This week:Roger Scruton, Al Held, aqueducts & more from the world of culture.

Installation view, “Al Held: Paris to New York 1952–1959,” at Cheim & Read. Courtesy of the Al Held Foundation. Inc. / Licensed by Artists Rights Society (ARS) New York.


Conservatism: An Invitation to the Great Traditionby Roger Scruton (All Point Books): The second noun in the title of this new book by the English philosopher Sir Roger Scruton is almost as important as the first: this really is an invitation, a gracious beckoning whose welcoming tone says much about its author’s intention. From the elegant book jacket, which recalls a formal invitation to some great fête, to the book’s companionable tone, Conservatism is an effort to put its subject in a pleasing light. Although Sir Roger’s capacious learning is quietly evident on every page of this brisk vade mecum, Conservatism has nothing tome-like or polemical about it. All the usual figures from the “great tradition” that Sir Roger summons are here—Edmund Burke above all, perhaps, who is joined by Hobbes, Locke, Hume, Adam Smith, Mill, Hayek, William F. Buckley Jr., Russell Kirk, and many others, along with practical standard-bearers from Disraeli and Winston Churchill to Ronald Reagan, Margaret Thatcher, and others. The book is part historical survey, part conjuring with the major social-political challenges of our time. In his last chapter, “Conservatism Now,” Sir Roger provides a quick outline of the intellectual terrain he traverses. “Modern conservatism began as a defense of tradition against calls for popular sovereignty,” he notes; “it became an appeal on behalf of religion and high culture against the materialist doctrine of progress, before joining forces with the classical liberals in the fight against socialism. In its most recent attempt to define itself it has become the champion of Western civilization against its enemies, and against two of those enemies in particular: political correctness . . . and religious extremism.” Lord Falkland once observed that “when it is not necessary to change, it is necessary not to change.” Sir Roger reformulates that sentiment into a conservative credo: “the conviction that good things are more easily destroyed than created,” and the corollary determination “to hold on to those good things in the face of politically engineered change.” Readers of Sir Roger’s earlier, more formidable book The Meaning of Conservatism will not be surprised to discover that at the center of his argument here is the observation that the essence of the conservative worldview is an affirmation not of liberty in its solitary egoism but of the first person plural: the “we” that makes society, the social compact, and the unity of the generations through time possible. This book is a small triumph, a masterpiece of concision and distillation. Any curious reader will find it an invitation well worth accepting. —RK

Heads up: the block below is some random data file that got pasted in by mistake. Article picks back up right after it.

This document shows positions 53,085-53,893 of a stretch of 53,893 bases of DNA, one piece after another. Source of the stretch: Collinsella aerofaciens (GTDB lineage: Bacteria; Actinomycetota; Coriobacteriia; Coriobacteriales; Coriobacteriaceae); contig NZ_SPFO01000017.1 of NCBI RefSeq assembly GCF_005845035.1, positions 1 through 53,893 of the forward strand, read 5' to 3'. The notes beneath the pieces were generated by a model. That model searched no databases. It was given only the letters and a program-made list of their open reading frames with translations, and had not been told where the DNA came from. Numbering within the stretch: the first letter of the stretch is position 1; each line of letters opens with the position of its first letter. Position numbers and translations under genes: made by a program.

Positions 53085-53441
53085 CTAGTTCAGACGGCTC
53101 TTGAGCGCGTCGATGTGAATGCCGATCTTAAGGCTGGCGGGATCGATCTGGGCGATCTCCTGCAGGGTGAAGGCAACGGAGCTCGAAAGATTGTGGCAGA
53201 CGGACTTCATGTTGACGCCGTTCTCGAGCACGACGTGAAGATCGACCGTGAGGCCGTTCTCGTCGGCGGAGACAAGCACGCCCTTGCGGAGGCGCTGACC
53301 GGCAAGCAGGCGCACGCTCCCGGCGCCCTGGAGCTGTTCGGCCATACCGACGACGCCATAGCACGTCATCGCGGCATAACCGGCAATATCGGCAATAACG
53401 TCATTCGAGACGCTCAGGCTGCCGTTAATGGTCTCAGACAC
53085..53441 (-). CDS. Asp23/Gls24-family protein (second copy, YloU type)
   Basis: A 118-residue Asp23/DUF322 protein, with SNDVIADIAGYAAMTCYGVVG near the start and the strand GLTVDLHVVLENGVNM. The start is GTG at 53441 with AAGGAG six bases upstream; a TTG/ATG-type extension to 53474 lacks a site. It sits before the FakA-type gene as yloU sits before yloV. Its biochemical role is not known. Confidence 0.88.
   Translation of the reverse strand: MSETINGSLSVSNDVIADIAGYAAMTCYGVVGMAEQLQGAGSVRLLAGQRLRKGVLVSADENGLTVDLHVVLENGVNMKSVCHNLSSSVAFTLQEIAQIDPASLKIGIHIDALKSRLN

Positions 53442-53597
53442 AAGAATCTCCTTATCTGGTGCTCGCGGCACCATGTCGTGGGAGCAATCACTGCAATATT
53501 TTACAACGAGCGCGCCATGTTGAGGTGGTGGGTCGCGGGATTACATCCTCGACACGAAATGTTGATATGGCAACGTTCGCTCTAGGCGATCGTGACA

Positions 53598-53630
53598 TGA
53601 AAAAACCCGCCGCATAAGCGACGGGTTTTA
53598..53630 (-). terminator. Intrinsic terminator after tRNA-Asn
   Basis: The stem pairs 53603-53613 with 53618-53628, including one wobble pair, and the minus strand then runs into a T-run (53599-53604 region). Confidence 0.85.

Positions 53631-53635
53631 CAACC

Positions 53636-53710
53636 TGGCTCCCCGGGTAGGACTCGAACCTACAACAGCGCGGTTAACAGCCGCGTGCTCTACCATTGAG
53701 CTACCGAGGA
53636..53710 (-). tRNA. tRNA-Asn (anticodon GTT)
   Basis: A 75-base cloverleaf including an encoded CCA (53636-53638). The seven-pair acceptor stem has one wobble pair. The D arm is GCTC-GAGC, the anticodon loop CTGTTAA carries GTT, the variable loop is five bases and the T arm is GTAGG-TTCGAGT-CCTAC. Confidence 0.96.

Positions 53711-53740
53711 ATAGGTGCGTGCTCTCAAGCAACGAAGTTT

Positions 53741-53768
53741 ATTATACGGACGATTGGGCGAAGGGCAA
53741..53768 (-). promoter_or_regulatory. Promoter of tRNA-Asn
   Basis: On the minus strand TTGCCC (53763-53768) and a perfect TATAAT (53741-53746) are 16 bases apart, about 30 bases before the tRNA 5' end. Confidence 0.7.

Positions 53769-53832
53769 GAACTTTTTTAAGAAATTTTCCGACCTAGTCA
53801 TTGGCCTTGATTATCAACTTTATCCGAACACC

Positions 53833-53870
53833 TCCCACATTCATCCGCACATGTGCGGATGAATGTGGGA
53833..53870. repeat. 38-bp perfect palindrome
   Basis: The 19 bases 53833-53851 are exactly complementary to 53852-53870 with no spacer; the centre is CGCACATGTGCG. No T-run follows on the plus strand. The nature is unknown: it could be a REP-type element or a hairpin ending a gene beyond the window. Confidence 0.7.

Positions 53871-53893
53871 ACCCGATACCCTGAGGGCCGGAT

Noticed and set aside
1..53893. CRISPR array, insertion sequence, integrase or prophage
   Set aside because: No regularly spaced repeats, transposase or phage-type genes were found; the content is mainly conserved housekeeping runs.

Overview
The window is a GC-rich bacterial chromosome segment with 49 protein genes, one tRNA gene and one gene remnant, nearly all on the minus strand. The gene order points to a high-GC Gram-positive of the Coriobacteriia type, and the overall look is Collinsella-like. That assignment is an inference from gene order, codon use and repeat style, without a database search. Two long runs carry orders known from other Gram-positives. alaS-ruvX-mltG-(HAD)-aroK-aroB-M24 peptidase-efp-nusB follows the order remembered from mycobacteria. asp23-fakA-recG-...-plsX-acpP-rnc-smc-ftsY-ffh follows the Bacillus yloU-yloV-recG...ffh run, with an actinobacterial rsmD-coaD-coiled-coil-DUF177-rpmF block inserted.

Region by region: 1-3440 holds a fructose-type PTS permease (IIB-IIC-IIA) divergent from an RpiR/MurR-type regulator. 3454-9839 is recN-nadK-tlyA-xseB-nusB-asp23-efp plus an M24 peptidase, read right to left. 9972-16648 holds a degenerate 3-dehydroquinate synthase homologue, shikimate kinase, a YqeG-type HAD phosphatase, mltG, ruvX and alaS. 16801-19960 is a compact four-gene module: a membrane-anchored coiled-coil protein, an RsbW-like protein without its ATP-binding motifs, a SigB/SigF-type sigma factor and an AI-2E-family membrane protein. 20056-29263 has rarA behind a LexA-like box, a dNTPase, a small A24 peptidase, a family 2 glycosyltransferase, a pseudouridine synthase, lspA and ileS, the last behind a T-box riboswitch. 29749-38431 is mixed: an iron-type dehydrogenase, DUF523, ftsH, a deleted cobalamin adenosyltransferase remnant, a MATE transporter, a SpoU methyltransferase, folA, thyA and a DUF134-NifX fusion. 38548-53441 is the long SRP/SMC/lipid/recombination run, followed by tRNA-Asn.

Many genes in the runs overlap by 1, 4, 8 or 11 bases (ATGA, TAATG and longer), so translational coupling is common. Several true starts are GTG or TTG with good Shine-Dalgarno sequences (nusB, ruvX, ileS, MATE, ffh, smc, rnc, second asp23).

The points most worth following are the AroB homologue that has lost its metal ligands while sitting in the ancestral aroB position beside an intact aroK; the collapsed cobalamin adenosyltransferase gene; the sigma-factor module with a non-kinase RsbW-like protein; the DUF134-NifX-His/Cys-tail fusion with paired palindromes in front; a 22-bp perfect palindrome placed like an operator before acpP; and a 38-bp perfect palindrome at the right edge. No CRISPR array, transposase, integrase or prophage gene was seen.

Al Held, Untitled, 1955, Oil on canvas, Cheim & Read. Courtesy of the Al Held Foundation. Inc. / Licensed by Artists Rights Society (ARS) New York.